It’s also plain obvious that not everybody may have the time, the intellectual means, the inclination, to dribble through the post-it notes, all the time and on every topic. And there are no librarians to help.
It gets worse.
If you have a malicious interest in spreading the idea that Napoleon is a Spaniard, then Fluff-Internet is perfect. Here’s what you can do:
1. Place a few dozen post-it notes in your library, in strategic shelves, reading “Napoleon was a Spaniard”
2. Make some basic emotional appeal — “The French are hiding the truth” or “What the Spanish King doesn’t want you to know” or whatever. Lower instincts tend to work well on post-it notes.
3. Now, here’s the real magic. Everybody is a librarian: like and share. Random visitors to the library, are essentially crowd-replacing the librarian’s job, the publisher’s job, the History Department job. If you manage to nudge a sufficient number of librarian-shares, Napoleon is now becoming a Spaniard. A million likes, and history is rewritten.
Unfortunately, I don’t think we have seen the worse potential of this tactic yet.
Once proven that a large number of post-it notes, simplistically but carefully crafted, strategically placed, can share into oblivion all those dusty books and the experts who wrote them — then you can be quite sure that evil minds are interested in playing the game further.
(Who said that democracy is better than the rule of an Army? Who said that seeking peace is better than violence? Wasn’t Washington an Army man, and a great President? America was at the peak when it was white. All the French with ginger hair are not real French. Italians ruled the world back in Roman times, time to get back what’s ours. Great Britain is an island, or it is not? The truth is in our blood! We need someone to act, not to think. Etcetera.)
It can get worse, and worse, and worse — when you just go for the simplest post-it version of reality.
There are structural reasons why western liberal democracies are particularly vulnerable to the post-it attack.
It’s time to stop it, before it buries us and a good deal of human civilisation.
The best way to stop the post-it attack is simply: increase the online traffic of reputable sources of information. No other system is likely to work. No censorship. No luddism.
Increasing the traffic of reputable sources of information, will generate a positive feedback of critical thinking. We don’t want to censor Joe Lunatic who thinks the Universe is a pressure cooker — what we want, instead, is more people to look at the Smithsonian Planetarium.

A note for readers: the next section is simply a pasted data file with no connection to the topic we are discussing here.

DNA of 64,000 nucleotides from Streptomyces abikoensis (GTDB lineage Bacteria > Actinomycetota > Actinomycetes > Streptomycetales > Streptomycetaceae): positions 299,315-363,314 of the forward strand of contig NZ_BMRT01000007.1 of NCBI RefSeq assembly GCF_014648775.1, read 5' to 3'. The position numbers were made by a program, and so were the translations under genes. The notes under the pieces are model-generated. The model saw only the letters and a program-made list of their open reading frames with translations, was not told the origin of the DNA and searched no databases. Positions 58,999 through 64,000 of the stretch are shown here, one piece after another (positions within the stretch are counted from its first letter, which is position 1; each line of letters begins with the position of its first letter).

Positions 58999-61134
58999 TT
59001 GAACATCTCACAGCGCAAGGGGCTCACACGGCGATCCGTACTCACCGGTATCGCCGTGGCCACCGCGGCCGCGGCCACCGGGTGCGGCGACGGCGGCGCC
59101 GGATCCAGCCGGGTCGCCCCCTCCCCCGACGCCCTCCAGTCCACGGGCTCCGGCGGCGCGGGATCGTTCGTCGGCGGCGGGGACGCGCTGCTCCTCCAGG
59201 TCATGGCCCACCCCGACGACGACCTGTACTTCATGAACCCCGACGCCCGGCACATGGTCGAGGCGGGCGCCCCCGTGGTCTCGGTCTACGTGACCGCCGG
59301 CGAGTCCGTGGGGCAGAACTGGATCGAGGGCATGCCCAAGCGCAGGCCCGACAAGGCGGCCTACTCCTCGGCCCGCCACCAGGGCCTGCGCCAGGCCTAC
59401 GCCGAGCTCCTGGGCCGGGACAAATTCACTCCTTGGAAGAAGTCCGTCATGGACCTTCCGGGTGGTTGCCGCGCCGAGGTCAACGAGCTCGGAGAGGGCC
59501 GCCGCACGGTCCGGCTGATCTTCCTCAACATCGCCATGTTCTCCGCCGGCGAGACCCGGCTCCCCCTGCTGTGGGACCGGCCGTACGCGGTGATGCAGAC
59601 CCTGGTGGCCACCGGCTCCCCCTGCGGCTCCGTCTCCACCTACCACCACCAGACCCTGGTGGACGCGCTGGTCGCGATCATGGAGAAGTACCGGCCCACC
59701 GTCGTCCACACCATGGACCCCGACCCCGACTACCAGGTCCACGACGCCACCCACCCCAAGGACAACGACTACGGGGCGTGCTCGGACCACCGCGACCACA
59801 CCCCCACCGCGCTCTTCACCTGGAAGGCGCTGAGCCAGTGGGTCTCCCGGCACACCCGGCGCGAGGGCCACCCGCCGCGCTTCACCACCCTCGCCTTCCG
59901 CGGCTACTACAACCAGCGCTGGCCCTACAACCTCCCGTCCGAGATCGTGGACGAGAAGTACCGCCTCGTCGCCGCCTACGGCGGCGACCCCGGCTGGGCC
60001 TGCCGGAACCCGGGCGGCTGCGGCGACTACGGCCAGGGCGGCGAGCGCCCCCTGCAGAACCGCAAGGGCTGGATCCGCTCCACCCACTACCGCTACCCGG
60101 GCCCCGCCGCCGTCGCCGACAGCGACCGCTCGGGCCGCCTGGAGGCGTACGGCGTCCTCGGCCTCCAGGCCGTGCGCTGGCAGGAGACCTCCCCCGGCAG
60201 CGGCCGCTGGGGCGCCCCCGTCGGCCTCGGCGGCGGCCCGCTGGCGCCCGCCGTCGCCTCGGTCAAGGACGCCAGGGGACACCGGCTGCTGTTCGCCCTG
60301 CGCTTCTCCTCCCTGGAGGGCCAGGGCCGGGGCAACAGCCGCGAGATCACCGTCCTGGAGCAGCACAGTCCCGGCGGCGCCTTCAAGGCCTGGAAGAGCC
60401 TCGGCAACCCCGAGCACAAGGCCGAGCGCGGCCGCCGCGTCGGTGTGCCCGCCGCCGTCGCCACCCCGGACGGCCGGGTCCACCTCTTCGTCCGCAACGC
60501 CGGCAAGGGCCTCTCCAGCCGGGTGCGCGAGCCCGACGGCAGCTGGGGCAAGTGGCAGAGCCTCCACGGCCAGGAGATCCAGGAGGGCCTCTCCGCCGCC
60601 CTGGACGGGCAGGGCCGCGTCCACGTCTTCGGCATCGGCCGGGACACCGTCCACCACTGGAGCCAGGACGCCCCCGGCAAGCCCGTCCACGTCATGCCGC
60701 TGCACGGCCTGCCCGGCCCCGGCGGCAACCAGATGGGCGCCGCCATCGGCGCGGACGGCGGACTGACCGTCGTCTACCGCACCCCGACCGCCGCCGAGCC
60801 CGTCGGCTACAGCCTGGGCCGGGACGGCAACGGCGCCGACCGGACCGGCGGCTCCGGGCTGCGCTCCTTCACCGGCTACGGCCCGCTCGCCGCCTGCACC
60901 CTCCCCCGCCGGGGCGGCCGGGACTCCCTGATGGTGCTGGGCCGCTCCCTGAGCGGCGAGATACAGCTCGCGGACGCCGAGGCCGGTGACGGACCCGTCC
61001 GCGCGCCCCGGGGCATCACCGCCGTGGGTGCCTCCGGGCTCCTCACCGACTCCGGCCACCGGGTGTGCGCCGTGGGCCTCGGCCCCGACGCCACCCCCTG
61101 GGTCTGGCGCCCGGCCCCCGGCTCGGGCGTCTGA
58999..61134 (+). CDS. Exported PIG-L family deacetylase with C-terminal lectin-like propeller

We can split hairs about what is “reputable” — and we should.
While we split hairs, though, there are some low hanging fruits that any person of goodwill should agree upon. Here’s one I’d like to start with:
Online sources that belong to academic institutions, should have higher rankings in social algorithms. Online sources directly linked by academic institutions, should also have higher rankings.
Very practical, and even somewhat technical. It follows a path that some search engines have historically tried to follow; it leverages on institutions and structures whose intellectual and social prestige predates the Internet. It is as politically neutral as it can possibly be — if one is in good faith. It simply aims to reduce the Fluff-Internet effect.
And it’s a starting point — but the snowball effects can be enormous.
There will be poor sources belonging to academic institutions — no doubt about that (just like there are bad books in libraries). But the likelihood of Napoleon being a Spaniard, will become on balance lower.
This alone will give instant cultural power to Academic Institutions: the power can be misused, and it almost certainly will, but there is no better way to go.
I think we should start organize and lobby for this. And I think the best instrument to achieve this should be a movement of opinion, lobbying, nudging and pressuring the industry — rather than laws or top-down government interventions.
I’d like to see a debate on this, and a fast movement of opinion rising.